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Sunday, June 16, 2024
Gov. Scott Walker outlined his legislative accomplishments and unveiled a new and surprising agenda in his State of the State address Wednesday.

Gov. Scott Walker outlined his legislative accomplishments and unveiled a new and surprising agenda in his State of the State address Wednesday.

The state of the state is up for debate, as Walker unveils a new agenda

As Gov. Scott Walker prepares for what could be his toughest reelection campaign yet, he used the annual State of the State address to emphasize legislative accomplishments under his tenure and outline an “ambitious agenda” for the future.

“More people working than ever before, unemployment is at a historic low, record investment in our kids’ education, more help for our colleges and universities, lower taxes, quality healthcare, growing agriculture and industry, and taking care of our veterans,” Walker said in the speech. “Yeah, we’re getting things done.”

Beyond discussing past achievements, the governor also unveiled what he dubbed the “Ambitious Agenda,” a plan to tackle a number of issues across the state.

Walker touted six years of tuition freezes at the state’s public colleges and universities, as well as student loan reform under his administration. But he encouraged the state Legislature to push for further investment in K-12 education, as well as funding for the unique needs of rural counties and schools.

He acknowledged the widespread flight of state university graduates from Wisconsin upon the completion of higher education, and said retaining grads should be a priority, achievable by expanding training programs and career opportunities.

Welfare reform is also a significant legislative priority, according to the governor, as he hopes to fulfill a career-long desire to implement further work requirements and drug tests to social programs in the state.

“For those who are able, we will enable them to find meaningful work. We want to help people pursue careers to support themselves and their families,” Walker said. “Public assistance should be more like a trampoline and less like a hammock.”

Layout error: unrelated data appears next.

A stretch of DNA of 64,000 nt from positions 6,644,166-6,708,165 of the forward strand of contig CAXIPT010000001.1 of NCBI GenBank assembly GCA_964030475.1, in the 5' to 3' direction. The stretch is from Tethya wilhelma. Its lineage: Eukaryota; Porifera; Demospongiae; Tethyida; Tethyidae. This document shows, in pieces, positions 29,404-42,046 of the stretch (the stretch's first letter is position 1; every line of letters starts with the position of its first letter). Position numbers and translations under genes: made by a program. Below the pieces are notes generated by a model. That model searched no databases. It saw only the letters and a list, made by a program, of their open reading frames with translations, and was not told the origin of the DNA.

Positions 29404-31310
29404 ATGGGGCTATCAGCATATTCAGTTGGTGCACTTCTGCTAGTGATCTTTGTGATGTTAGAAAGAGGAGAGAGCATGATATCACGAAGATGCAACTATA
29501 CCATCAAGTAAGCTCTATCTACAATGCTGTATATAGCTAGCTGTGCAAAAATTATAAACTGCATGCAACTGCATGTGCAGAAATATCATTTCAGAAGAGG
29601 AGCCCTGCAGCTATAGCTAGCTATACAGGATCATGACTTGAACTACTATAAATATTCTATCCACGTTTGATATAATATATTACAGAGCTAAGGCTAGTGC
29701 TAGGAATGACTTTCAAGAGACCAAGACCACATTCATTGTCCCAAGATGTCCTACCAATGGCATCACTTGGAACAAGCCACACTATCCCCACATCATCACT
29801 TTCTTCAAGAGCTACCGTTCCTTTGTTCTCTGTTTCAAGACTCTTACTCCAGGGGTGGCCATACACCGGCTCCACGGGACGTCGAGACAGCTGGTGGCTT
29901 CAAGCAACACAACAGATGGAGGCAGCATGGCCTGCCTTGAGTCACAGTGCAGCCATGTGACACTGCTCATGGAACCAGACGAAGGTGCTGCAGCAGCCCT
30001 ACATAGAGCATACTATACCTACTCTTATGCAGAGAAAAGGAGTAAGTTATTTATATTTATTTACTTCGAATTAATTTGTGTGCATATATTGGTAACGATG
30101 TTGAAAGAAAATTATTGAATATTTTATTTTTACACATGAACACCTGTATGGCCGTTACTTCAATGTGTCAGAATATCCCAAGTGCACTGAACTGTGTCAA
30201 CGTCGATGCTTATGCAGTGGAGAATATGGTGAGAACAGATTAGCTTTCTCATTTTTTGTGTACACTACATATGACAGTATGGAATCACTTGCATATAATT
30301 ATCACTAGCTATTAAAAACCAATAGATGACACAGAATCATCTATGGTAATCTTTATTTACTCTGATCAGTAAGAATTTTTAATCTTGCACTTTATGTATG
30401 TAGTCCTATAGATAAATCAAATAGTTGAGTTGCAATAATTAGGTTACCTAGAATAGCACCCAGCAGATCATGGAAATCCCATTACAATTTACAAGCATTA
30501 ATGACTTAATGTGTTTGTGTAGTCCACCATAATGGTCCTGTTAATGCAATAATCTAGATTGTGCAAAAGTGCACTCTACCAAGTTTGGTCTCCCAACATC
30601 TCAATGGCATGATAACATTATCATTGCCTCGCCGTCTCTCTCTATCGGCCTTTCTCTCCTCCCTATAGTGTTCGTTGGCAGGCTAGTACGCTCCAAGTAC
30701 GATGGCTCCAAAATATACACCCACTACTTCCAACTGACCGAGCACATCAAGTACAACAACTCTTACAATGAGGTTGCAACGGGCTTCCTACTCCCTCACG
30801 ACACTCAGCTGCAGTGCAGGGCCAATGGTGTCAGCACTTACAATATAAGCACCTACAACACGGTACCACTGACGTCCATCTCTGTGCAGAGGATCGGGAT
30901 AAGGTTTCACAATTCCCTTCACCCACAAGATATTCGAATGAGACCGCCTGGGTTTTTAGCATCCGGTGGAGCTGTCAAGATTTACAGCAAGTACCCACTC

The governor also proposed the creation of a $58 million annual rural economic development fund to aid small and newer businesses in lower-populated areas.

In addition, Walker said he plans to push the state to create a new tax credit to Wisconsin families, in which funds from the budget surplus would be used to provide $100 annually to families for each child living at home.

“We promised that when we have a surplus, we will give it back to you, the hardworking taxpayers,” Walker stated. “A couple hundred dollars more in the family budget could really make a difference.”

The governor’s last priority was the stabilization of healthcare costs around the state, shoring up the Obamacare markets he once sought to destroy. He recently announced support for a bill to make it illegal to deny or limit coverage based on preexisting medical conditions, a key reform of the Affordable Care Act. He also suggested the creation of a reinsurance program, in which the state would step in to cover higher cost insurance claims.

Not all elected officials, unsurprisingly, are as optimistic about the state of the state.

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“People are flocking from Wisconsin at a record pace, and it’s because Governor Walker hasn’t made the necessary public investments so that individuals and families have the opportunity to thrive," state Rep. Chris Taylor, D-Madison, said in a press release.

Many Democrats, like state Sen. Jon Erpenbach, D-Middleton, have voiced skepticism to many of the governor’s initiatives, arguing that he has adopted Democratic positions to appear more desirable to voters.

“Access to high-quality, affordable health care has always been a priority for Democrats in the Legislature,” Erpenbach said. “I am hoping for the people of this state that the Governor’s turnabout is actually supported with policies that maintain the protections in the Affordable Care Act, not weakens them, and brings our much needed revenue back to Wisconsin.”

As Walker prepares to meet any of his nine serious Democratic challengers in a midterm expected to be historically difficult for Republicans, he will have to move quickly to show Wisconsinites the benefits of his agenda.

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